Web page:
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Doxyfile | ||

Makefile | ||

README | ||

kmeans.c | ||

kmeans.h | ||

test.c |

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**README**

**README**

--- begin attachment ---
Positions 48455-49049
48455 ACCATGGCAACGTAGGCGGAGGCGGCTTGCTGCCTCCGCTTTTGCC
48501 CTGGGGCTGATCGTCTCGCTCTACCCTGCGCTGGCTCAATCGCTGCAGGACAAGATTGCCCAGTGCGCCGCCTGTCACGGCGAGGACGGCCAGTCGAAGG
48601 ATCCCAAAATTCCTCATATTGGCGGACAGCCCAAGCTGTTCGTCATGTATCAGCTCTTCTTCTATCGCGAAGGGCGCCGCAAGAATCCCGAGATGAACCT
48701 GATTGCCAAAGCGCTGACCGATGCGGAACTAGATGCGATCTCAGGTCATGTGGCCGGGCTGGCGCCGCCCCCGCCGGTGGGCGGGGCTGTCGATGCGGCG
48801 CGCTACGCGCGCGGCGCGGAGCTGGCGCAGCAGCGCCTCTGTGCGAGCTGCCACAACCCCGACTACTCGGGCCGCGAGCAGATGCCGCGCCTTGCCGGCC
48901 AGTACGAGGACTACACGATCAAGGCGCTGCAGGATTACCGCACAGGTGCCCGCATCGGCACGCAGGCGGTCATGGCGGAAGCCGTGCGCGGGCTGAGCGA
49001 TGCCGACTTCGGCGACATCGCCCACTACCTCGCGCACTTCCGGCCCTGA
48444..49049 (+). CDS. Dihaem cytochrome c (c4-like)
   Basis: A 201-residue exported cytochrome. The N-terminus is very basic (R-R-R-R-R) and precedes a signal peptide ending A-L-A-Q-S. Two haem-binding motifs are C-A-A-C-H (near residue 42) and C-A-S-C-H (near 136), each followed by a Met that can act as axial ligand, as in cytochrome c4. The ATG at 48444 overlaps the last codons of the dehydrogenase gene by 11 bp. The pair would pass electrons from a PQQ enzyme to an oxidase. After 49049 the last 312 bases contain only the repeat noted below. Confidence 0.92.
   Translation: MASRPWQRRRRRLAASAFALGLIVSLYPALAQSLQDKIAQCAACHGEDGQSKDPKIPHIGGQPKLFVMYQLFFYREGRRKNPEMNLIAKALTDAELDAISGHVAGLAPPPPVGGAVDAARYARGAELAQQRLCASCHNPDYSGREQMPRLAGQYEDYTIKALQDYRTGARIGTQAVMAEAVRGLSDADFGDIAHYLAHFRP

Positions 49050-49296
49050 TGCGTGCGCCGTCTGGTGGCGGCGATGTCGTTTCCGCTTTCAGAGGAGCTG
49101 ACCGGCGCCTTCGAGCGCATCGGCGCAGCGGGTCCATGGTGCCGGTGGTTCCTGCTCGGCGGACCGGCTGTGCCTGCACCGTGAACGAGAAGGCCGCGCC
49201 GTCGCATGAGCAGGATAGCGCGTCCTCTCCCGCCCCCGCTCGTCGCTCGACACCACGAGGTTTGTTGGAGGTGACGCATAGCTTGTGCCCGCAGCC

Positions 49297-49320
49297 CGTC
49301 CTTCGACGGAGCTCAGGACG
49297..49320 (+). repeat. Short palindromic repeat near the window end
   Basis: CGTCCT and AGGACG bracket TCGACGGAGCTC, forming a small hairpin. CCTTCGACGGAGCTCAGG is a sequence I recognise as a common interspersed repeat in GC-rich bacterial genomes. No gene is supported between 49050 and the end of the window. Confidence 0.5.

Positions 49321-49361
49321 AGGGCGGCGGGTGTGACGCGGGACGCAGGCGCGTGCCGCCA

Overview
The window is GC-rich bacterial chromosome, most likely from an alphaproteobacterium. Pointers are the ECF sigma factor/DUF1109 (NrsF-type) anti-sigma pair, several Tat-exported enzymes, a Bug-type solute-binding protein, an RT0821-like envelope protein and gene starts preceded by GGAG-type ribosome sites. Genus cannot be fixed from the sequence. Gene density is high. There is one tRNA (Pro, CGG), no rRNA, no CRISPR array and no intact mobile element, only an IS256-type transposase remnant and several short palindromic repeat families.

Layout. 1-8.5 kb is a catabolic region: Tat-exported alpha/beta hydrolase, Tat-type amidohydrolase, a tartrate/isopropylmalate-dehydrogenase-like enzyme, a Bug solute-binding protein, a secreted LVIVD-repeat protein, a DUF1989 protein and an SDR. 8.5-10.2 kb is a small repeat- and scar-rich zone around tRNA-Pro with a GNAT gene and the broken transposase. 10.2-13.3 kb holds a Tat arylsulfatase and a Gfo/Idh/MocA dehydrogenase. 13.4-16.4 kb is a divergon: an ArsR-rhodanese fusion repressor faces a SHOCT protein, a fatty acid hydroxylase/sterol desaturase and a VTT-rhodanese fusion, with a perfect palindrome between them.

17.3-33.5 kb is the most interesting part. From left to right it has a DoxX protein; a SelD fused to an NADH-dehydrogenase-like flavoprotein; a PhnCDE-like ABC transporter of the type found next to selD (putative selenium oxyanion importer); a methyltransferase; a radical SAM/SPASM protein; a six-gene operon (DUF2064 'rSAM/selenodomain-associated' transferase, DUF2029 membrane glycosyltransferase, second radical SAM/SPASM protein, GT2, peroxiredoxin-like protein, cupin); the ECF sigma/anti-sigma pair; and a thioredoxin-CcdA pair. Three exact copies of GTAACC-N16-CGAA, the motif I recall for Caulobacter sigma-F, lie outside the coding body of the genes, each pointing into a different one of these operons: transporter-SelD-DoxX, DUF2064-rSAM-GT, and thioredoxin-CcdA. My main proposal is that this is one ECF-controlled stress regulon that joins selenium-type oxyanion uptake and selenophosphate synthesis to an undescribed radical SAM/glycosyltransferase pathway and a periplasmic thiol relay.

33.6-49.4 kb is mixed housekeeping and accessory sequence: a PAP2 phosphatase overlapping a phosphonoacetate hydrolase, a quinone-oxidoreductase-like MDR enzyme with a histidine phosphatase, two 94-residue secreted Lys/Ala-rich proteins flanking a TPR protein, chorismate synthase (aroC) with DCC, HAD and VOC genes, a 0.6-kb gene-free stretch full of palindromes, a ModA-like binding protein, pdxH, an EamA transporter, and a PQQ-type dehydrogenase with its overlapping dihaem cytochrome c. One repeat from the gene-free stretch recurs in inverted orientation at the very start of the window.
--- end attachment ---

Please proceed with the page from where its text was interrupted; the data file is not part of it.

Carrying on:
fkmeans is a tiny C library that allows you to perform k-means clustering algorithm over arbitrary sets of n-dimensional data. All you need to do is: - Include the file kmeans.h in your sources; - Consider your data set as a vector of vectors of double items (double**), where each vector is an n-dimensional item of your data set; - If you want to perform the k-means algorithm over your data and you already know the number k of clusters there contained, or its estimate, you want to execute some code like this (in this example, the data set is 3-dimensional, i.e. it contains N vectors whose size is 3, and we know it contains n_clus clusters): kmeans_t *km; double **dataset; ... km = kmeans_new ( dataset, N, 3, n_clus ); kmeans ( km ); ... kmeans_free ( km ); If you don't already know the number of clusters contained in your data set, you can use the function kmeans_auto() for automatically attempting to find the best one using Schwarz's criterion. Be careful, this operation can be very slow, especially if executed on data set having many elements. The example above would simply become something like: kmeans_t *km; double **dataset; ... km = kmeans_auto ( dataset, N, 3 ); ... kmeans_free ( km ); - Once the clustering has been performed, the clusters of data can be simply accessed from your kmeans_t* structure, as they are held as a double*** field named "clusters". Each vector in this structure represents a cluter, whose size is specified in the field cluster_sizes[i] of the structure. Each cluster contains the items that form it, each of it is an n-dimensional vector. The number of clusters is specified in the field "k" of the structure, the number of dimensions of each element is specified in the field "dataset_dim" and the number of elements in the originary data set is specified in the field "dataset_size". So, for example: for ( i=0; i < km->k; i++ ) { printf ( "cluster %d: [ ", i ); for ( j=0; j < km->cluster_sizes[i]; j++ ) { printf ( "(" ); for ( k=0; k < km->dataset_size; k++ ) { printf ( "%f, ", km->clusters[i][j][k] ); } printf ( "), "); } printf ( "]\n" ); } The library however already comes with a sample implementation, contained in "test.c", and typing "make" this example will be built. This example takes 0, 1, 2 or 3 command-line arguments, in format $ ./kmeans-test [num_elements] [min_value] [max_value] and randomly generates a 2-dimensional data set containing num_elements, whose coordinates are between min_value and max_value. The clustering is then performed and the results are shown on stdout, with the clusters coloured in different ways; - After you write your source, remember to include the file "kmeans.c", containing the implementation of the library, in the list of your sources files; - That's all. Include "kmeans.h", write your code using kmeans_new()+kmeans()+kmeans_free() or kmeans_auto()+kmeans_free(), explore your clusters, remember to include "kmeans.c" in the list of your source files, and you're ready for k-means clustering. Author: Fabio "BlackLight" Manganiello, <blacklight@autistici.org>, http://0x00.ath.cx